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Sunny with a chance of traffic: Government intervention and its effects on knowledge accumulation in science and industry


It is frequently asserted that government intervention around science and R&D disrupts the efficient search for knowledge. The main argument in this dissertation is that while governments do have considerable power to influence what topics scientists choose to work on, government intervention does not slow the accumulation of knowledge, and in some cases accelerates it. Two historical case studies illustrate this point, one around weather forecasting and the other around in-vehicle road navigation, both set in the mid-20th century in the United States. Because the federal government was a consistent sponsor of weather forecasting research, while also withdrawing its support from in-vehicle road navigation technology by the early 1970s, the two cases provide analytical leverage to draw out the specific mechanisms that linked government action to the accumulation of knowledge in science and industry.

Historically speaking, the differences in how government engaged with the two domains meant that weather forecasting research continued to flourish despite low accuracy, while in-vehicle road navigation technology was delayed for nearly thirty years until GPS re-energized the space in the mid-1990s. Government decision-making was crucial in establishing these long-term trajectories. But nonetheless, factors around the diffusion process outstripped the government’s ability to impact scientists’ choice of research topics with each new intervention. Even in situations where the government made bad investments into technology, scientists quickly redirected their efforts toward more fruitful applications. Science continued to efficiently search for knowledge in the presence of government intervention.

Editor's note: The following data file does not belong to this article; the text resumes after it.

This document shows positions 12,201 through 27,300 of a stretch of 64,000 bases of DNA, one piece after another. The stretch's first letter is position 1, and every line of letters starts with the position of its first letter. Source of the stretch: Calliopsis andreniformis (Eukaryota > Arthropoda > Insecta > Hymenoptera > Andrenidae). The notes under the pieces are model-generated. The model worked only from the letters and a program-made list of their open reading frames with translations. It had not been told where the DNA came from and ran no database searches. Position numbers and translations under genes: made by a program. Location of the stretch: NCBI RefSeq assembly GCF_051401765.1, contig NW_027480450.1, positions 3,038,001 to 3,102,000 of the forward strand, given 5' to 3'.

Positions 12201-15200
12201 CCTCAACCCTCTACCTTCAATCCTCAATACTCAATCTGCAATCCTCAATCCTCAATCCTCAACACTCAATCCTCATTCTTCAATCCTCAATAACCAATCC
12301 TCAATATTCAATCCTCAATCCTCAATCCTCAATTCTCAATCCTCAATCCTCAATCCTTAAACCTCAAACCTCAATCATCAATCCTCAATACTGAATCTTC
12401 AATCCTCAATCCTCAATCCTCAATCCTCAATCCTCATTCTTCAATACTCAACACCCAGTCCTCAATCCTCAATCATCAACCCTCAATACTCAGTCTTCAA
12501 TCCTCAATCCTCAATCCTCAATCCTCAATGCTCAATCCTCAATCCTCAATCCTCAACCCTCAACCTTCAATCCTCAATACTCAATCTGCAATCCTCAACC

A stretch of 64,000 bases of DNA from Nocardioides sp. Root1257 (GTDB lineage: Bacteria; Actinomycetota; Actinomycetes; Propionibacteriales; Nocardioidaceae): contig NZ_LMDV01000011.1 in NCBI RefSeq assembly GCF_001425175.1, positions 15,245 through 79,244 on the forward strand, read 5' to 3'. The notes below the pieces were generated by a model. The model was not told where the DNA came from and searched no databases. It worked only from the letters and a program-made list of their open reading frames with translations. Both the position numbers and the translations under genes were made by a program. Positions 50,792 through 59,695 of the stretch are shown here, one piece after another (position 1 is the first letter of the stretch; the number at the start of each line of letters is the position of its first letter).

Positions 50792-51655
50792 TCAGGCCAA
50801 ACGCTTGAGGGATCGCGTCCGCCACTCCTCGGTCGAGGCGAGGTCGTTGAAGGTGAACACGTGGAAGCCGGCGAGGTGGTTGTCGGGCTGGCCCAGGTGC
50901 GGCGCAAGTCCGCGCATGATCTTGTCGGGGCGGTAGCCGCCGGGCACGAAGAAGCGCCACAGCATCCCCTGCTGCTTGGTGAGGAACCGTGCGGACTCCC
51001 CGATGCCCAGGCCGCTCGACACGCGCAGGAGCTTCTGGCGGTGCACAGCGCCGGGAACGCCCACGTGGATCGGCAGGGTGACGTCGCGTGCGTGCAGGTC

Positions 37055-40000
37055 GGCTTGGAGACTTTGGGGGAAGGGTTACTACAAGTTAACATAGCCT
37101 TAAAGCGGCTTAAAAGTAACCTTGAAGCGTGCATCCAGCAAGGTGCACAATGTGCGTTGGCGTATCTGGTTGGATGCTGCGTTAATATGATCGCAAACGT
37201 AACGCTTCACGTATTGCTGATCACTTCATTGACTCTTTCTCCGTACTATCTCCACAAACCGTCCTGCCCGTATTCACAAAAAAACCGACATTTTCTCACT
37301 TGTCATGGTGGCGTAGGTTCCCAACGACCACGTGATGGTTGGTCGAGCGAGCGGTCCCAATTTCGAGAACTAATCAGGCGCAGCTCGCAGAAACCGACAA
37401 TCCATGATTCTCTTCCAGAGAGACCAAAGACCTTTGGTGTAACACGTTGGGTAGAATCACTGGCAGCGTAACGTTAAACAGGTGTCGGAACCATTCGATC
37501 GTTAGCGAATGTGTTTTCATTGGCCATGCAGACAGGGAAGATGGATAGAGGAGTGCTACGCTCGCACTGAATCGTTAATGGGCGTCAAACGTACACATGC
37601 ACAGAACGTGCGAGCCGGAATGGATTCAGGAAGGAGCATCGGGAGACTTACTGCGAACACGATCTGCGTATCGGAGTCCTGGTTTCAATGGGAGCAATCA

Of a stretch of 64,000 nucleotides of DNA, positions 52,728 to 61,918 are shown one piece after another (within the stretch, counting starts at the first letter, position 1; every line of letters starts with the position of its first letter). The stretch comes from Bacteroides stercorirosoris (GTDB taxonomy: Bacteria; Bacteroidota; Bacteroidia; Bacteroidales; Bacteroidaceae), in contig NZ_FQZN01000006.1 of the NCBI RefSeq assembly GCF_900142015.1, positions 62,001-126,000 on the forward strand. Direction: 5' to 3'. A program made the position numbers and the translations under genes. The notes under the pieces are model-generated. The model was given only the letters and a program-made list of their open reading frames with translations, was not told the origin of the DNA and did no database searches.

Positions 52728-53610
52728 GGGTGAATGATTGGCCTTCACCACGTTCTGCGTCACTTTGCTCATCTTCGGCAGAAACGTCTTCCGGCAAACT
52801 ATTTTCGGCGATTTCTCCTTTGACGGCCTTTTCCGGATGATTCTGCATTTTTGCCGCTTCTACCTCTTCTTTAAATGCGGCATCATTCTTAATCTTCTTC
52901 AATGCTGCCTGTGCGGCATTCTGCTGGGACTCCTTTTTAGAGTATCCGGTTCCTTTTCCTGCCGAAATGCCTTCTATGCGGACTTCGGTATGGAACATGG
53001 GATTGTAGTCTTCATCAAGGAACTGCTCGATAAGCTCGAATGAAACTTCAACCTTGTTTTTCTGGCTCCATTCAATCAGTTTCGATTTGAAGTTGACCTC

The distortionary impacts of government intervention are thus overstated in the literature, not to mention in public discourse. Over and above this, though, by providing key technology to scientists, government intervention unlocked new possibilities for research. With weather forecasting and in-vehicle road navigation, the government shaped the accumulation of knowledge less by making science inefficient and more by overcoming the obstacles blocking the way for certain lines of research.

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